Hemispheric independence in word recognition: evidence from unilateral and bilateral presentations

Iacoboni, M. and Zaidel, E. (1996) Hemispheric independence in word recognition: evidence from unilateral and bilateral presentations. [Journal (Paginated)]

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We compared behavioral laterality effect in a lexical decision task using cued unilateral or bilateral presentations of different stimuli to normal subjects. The goals were to determine the effects of lexical variables on word recognition in each hemisphere under conditions of maximal independence of information processing in the two hemispheres and to assess the degree of residual interhemispheric effects that can still exist then. Bilateral presentations increased hemispheric independence in word recognition, indexed by a significant interaction of response hand with target visual field. Bilateral presentations also selectively impaired word decisions, suggesting that word processing benefits from interhemispheric interaction, whereas nonword processing is done independently in each hemisphere. Indeed, there was a significant congruity effect for word targets only, whereby the wordness of the unattended stimulus affected the speed of processing of attended word targets. Word frequency and regularity affected both hemispheres equally, arguing against the hemispheric interpretation of the dual route model of word recognition. Length affected the processing of nonwords more than words and in the LVF more than in the RVF. Taken together, the data support the conclusion that each normal hemisphere can control word recognition independently of the other.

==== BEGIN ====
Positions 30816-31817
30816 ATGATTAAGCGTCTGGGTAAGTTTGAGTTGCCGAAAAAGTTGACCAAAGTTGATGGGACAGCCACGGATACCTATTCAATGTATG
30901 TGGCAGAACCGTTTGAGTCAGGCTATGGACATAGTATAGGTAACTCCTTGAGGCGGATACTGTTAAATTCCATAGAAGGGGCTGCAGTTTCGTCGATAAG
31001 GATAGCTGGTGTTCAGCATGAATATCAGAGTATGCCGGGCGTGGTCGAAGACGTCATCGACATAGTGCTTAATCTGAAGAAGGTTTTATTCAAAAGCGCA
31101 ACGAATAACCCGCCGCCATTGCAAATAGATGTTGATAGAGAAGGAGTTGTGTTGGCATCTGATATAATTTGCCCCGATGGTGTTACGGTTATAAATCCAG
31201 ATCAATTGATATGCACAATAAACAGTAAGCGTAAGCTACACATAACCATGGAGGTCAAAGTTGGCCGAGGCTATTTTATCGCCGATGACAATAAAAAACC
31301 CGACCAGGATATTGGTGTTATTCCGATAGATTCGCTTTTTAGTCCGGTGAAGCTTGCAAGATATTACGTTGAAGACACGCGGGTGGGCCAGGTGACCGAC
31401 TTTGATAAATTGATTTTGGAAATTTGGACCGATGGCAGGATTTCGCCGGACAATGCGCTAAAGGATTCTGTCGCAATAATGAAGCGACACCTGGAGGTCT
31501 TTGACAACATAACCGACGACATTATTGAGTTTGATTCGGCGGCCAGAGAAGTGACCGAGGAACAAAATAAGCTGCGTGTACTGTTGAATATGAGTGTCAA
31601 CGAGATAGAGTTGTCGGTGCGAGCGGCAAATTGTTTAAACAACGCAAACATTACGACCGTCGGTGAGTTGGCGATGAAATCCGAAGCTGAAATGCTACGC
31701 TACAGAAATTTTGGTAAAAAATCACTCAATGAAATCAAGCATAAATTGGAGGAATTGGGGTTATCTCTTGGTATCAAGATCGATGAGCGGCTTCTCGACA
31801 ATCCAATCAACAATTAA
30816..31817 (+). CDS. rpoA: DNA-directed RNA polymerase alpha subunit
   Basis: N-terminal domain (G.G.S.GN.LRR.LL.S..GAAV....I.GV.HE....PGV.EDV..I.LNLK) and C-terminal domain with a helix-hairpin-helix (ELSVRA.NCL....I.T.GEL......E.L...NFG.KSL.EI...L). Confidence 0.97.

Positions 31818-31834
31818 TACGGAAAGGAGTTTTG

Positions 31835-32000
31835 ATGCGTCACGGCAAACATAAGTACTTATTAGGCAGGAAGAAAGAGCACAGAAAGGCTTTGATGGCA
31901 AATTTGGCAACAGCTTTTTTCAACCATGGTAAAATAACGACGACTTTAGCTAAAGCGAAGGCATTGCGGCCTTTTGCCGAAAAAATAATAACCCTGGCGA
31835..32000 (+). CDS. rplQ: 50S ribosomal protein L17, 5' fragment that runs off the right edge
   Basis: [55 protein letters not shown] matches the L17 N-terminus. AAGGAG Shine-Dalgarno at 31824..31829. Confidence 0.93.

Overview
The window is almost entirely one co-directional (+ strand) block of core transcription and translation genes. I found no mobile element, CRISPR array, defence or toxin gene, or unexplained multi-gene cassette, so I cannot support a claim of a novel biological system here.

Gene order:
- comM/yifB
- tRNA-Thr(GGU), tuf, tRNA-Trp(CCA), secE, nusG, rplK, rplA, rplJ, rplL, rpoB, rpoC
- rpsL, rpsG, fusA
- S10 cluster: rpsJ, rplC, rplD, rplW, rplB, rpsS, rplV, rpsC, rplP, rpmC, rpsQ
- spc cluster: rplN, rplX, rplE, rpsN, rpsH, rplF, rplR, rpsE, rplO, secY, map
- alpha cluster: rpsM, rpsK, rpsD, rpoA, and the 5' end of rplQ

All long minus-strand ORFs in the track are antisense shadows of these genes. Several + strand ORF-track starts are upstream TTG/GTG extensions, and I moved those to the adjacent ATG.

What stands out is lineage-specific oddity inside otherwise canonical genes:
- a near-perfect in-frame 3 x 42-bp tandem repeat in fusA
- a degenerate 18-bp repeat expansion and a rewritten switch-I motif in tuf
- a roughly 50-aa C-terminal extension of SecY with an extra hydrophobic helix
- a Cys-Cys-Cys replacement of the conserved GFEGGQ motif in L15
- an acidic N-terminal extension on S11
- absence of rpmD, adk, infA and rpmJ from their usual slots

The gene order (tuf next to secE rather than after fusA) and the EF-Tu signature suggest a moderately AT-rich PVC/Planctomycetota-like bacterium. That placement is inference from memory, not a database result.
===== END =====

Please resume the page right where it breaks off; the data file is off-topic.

Item Type:Journal (Paginated)
Subjects:Psychology > Cognitive Psychology
Neuroscience > Neuropsychology
ID Code:687
Deposited By: Iacoboni, Marco
Deposited On:15 Jun 1998
Last Modified:11 Mar 2011 08:54


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